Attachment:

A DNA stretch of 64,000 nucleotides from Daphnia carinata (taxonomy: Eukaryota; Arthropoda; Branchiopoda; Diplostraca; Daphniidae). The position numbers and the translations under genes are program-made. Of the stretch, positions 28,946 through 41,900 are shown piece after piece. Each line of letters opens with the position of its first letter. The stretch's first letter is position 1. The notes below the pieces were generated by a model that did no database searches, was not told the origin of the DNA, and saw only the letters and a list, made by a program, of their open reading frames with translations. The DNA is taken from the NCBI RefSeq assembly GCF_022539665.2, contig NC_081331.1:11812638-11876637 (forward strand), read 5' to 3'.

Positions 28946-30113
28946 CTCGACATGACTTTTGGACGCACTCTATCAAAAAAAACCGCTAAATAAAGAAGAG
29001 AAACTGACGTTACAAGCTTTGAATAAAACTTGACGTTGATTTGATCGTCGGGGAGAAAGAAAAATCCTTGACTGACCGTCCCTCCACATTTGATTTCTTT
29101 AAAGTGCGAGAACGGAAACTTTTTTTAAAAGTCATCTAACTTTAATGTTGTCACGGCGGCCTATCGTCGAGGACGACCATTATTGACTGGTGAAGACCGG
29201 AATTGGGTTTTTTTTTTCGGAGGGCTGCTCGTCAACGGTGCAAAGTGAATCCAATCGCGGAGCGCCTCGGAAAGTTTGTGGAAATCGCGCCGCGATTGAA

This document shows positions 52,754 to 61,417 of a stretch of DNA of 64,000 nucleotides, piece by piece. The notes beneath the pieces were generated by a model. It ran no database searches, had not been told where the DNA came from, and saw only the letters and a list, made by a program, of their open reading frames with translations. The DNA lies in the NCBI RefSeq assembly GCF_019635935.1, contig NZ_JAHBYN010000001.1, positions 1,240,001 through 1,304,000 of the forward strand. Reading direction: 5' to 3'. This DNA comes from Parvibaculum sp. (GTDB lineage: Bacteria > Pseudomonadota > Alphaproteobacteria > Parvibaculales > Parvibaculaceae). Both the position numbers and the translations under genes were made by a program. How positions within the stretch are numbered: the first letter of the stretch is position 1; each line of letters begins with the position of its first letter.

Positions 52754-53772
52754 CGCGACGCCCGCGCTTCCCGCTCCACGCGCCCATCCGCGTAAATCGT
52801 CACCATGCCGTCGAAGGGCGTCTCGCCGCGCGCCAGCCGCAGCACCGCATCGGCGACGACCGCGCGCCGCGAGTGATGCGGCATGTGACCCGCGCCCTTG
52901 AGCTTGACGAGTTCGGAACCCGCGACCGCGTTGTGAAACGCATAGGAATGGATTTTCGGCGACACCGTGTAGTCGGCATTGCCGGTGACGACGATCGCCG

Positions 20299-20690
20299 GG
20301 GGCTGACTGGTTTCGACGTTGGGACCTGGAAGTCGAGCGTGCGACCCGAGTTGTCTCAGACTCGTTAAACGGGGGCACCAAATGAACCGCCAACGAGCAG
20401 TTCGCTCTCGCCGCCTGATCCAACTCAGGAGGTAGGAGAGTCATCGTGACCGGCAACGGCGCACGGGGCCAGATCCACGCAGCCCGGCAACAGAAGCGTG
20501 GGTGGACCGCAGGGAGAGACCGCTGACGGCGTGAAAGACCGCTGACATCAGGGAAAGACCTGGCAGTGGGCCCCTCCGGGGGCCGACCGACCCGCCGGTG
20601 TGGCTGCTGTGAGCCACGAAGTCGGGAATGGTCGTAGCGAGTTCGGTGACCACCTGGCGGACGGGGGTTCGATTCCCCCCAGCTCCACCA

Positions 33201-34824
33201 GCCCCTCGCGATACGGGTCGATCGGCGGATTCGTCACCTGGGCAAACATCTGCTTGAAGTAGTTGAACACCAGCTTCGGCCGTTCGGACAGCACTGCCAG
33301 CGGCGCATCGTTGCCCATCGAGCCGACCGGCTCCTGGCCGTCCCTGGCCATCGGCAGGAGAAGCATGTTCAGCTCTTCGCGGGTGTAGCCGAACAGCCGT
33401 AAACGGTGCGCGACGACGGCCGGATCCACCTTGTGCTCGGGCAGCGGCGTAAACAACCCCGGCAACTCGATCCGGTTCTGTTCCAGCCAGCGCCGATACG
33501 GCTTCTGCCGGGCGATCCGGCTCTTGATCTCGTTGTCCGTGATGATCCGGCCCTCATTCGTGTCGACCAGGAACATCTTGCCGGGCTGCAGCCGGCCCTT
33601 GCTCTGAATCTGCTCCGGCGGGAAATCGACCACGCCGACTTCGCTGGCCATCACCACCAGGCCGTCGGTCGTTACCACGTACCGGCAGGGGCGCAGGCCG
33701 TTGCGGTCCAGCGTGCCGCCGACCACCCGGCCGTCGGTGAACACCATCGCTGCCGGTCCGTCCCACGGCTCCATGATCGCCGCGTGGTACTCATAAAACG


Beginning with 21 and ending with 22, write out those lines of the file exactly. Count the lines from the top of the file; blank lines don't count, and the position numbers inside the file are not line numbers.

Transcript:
33401 AAACGGTGCGCGACGACGGCCGGATCCACCTTGTGCTCGGGCAGCGGCGTAAACAACCCCGGCAACTCGATCCGGTTCTGTTCCAGCCAGCGCCGATACG
33501 GCTTCTGCCGGGCGATCCGGCTCTTGATCTCGTTGTCCGTGATGATCCGGCCCTCATTCGTGTCGACCAGGAACATCTTGCCGGGCTGCAGCCGGCCCTT